This is how I make mine; taken from delia smith
290ml/Â½ pint groundnut oil
2 eggs, yolks only
1 garlic clove, crushed
1 heaped tsp powdered mustard
1 level tsp salt
freshly milled black pepper
1 tsp white wine vinegar
First of all, put the egg yolks into the basin, add the crushed garlic, mustard powder, salt and a little freshly milled black pepper. Mix all of these together well. Then, holding the groundnut oil in a jug in one hand and an electric hand whisk in the other, add 1 drop of oil to the egg mixture and whisk this in.
However stupid it may sound, the key to a successful mayonnaise is making sure each drop of oil is thoroughly whisked in before adding the next drop. It won't take all day, because after a few minutes - once you've added several drops of oil - the mixture will begin to thicken and go very stiff and lumpy. When it gets to this stage you need to add a teaspoon of vinegar, which will thin the mixture down.
Now the critical point has passed, you can then begin pouring the oil in a very, very thin but steady stream, keeping the beaters going all the time. When all the oil has been added, taste and add more salt and pepper if it needs it. If you'd like the mayonnaise to be a bit lighter, at this stage add 2 tablespoons of boiling water and whisk it in.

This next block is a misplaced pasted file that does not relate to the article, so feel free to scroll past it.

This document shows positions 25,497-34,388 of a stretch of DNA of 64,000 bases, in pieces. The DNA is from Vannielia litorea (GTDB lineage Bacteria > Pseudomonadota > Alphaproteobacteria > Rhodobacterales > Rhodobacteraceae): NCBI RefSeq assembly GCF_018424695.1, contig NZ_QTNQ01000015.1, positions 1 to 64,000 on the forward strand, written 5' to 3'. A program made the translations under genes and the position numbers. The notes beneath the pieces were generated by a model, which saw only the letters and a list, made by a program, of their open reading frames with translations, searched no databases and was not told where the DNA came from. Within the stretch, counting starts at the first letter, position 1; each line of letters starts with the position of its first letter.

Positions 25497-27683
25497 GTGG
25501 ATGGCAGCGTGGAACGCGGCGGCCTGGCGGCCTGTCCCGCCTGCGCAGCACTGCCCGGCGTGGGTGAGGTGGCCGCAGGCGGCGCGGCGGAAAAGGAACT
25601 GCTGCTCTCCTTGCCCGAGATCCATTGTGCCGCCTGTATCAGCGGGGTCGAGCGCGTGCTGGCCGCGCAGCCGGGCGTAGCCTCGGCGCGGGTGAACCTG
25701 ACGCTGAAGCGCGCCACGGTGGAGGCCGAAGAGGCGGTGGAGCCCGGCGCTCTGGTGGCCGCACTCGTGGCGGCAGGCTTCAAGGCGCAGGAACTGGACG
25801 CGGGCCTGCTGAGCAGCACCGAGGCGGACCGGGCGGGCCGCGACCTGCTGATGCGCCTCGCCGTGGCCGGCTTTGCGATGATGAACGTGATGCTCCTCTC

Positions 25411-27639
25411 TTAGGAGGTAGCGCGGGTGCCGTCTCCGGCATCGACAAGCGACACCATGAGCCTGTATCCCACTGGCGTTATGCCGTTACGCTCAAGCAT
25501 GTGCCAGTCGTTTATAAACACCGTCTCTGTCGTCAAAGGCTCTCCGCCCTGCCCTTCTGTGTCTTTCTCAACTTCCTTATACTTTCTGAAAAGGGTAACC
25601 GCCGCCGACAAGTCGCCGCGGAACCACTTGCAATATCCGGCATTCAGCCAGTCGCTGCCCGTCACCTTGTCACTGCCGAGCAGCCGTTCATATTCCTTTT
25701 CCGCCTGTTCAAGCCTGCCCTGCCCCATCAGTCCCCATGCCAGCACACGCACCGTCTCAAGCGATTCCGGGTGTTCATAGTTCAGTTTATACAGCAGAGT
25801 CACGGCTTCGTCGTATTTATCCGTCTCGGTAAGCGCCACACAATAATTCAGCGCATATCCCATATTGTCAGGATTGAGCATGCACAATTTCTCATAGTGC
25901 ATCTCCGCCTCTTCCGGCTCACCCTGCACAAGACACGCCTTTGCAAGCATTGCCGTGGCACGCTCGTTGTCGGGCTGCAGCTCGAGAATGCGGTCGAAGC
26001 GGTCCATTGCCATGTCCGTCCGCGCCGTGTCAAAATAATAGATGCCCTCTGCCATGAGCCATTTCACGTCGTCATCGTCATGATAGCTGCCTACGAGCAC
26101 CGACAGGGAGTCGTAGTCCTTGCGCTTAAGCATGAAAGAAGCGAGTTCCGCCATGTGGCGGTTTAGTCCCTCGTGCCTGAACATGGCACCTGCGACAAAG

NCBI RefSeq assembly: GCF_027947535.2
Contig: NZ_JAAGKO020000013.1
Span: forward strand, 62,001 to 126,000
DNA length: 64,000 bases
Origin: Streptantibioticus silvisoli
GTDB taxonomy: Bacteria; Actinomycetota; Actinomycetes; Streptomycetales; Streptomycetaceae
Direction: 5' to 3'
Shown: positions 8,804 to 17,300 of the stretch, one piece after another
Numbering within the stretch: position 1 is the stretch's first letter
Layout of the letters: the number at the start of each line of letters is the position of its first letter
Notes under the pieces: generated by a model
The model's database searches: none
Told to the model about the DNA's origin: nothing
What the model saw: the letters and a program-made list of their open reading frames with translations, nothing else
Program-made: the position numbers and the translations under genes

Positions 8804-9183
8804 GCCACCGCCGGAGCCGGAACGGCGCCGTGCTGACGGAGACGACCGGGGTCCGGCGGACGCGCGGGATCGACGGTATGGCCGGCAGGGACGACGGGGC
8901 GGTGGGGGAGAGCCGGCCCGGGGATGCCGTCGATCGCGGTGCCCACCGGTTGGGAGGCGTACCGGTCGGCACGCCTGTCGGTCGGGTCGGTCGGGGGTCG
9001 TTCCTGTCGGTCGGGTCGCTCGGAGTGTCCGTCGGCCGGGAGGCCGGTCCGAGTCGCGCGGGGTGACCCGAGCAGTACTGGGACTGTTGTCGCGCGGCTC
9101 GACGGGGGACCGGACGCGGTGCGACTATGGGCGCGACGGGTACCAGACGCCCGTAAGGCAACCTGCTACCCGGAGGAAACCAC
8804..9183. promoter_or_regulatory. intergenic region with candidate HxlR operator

Mayonnaise only curdles when you add the oil too quickly at the beginning. If that happens, don't despair. All you need to do is put a fresh egg yolk into a clean basin, add the curdled mixture to it (drop by drop), then continue adding the rest of the oil as though nothing had happened.
The mayonnaise should be stored in a screw-top jar in the bottom of the fridge, but for no longer than a week.